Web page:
Analyses of Plastic Flow Localization in Metals

[+] Author and Article Information
A. Needleman

Division of Engineering, Brown University, Providence, RI, 02912

V. Tvergaard

Department of Solid Mechanics, The Technical University of Denmark, Lyngby, Denmark

Appl. Mech. Rev 45(3S), S3-S18 (Mar 01, 1992) doi:10.1115/1.3121390 History: Online April 30, 2009


The continuum mechanics framework for analyzing plastic flow localization is reviewed. The prediction of the localization of deformation into shear bands is sensitive to the constitutive description. The classical isotropic hardening elastic-plastic solid with a smooth yield surface and normality is very resistant to localization, but deviations from these idealizations have a strong effect. Thus, a material that forms a sharp vertex on the yield surface, as predicted by crystal plasticity, shows flow localization at quite realistic levels of strain, and even the formation of a rounded vertex on the yield surface has an important influence. Also softening induced by material damage or by the heating due to plastic dissipation have significant influence in promoting the onset of flow localization. In a practical situation one effect, such as thermal softening under high deformation rates, may be the dominant cause of localization, but often the interaction of different effects appears to be the more realistic explanation of observed flow localization. Some relevant constitutive models are reviewed and the effect of the different material models on localization predictions is illustrated. Important information on localization behavior in uniformly strained solids is obtained by a relatively simple material stability analysis, but often failure by flow localization occurs in nonuniformly strained regions, where numerical solution procedures are necessary to obtain theoretical predictions. The numerical results reviewed cover localization under dynamic as well as quasi-static loading conditions.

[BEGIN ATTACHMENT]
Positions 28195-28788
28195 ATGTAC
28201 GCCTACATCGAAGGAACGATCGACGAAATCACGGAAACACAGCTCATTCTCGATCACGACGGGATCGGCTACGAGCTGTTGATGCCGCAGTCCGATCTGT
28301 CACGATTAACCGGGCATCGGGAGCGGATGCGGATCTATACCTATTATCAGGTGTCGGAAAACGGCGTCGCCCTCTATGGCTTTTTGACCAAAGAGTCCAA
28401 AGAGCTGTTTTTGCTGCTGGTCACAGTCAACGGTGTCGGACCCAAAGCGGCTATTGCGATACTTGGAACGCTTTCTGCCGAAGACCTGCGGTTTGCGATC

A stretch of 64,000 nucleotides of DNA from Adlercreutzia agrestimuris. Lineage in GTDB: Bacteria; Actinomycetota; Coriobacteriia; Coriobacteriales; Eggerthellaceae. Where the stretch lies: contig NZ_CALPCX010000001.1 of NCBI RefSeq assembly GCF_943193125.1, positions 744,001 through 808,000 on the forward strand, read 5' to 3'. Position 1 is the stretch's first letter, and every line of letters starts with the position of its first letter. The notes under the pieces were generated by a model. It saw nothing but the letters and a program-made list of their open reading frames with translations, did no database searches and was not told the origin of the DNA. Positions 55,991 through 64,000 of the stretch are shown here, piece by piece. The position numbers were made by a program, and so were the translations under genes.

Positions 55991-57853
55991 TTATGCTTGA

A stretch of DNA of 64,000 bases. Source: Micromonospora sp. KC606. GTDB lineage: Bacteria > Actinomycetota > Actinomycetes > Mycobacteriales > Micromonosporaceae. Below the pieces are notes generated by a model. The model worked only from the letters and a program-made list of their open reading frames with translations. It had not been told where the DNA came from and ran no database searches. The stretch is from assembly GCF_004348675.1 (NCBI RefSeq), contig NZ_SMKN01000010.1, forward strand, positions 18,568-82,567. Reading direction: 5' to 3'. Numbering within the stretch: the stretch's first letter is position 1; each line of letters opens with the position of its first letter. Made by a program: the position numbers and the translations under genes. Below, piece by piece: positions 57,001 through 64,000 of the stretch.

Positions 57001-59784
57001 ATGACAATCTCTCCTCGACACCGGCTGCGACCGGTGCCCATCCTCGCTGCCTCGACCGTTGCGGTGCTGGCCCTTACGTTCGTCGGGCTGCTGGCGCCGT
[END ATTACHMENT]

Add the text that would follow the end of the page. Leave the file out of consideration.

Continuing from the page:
Copyright © 1992 by American Society of Mechanical Engineers
Your Session has timed out. Please sign back in to continue.





Some tools below are only available to our subscribers or users with an online account.

Related Content

Customize your page view by dragging and repositioning the boxes below.

Related Journal Articles
Related eBook Content
Topic Collections

Sorry! You do not have access to this content. For assistance or to subscribe, please contact us:

  • TELEPHONE: 1-800-843-2763 (Toll-free in the USA)
  • EMAIL: asmedigitalcollection@asme.org
Sign In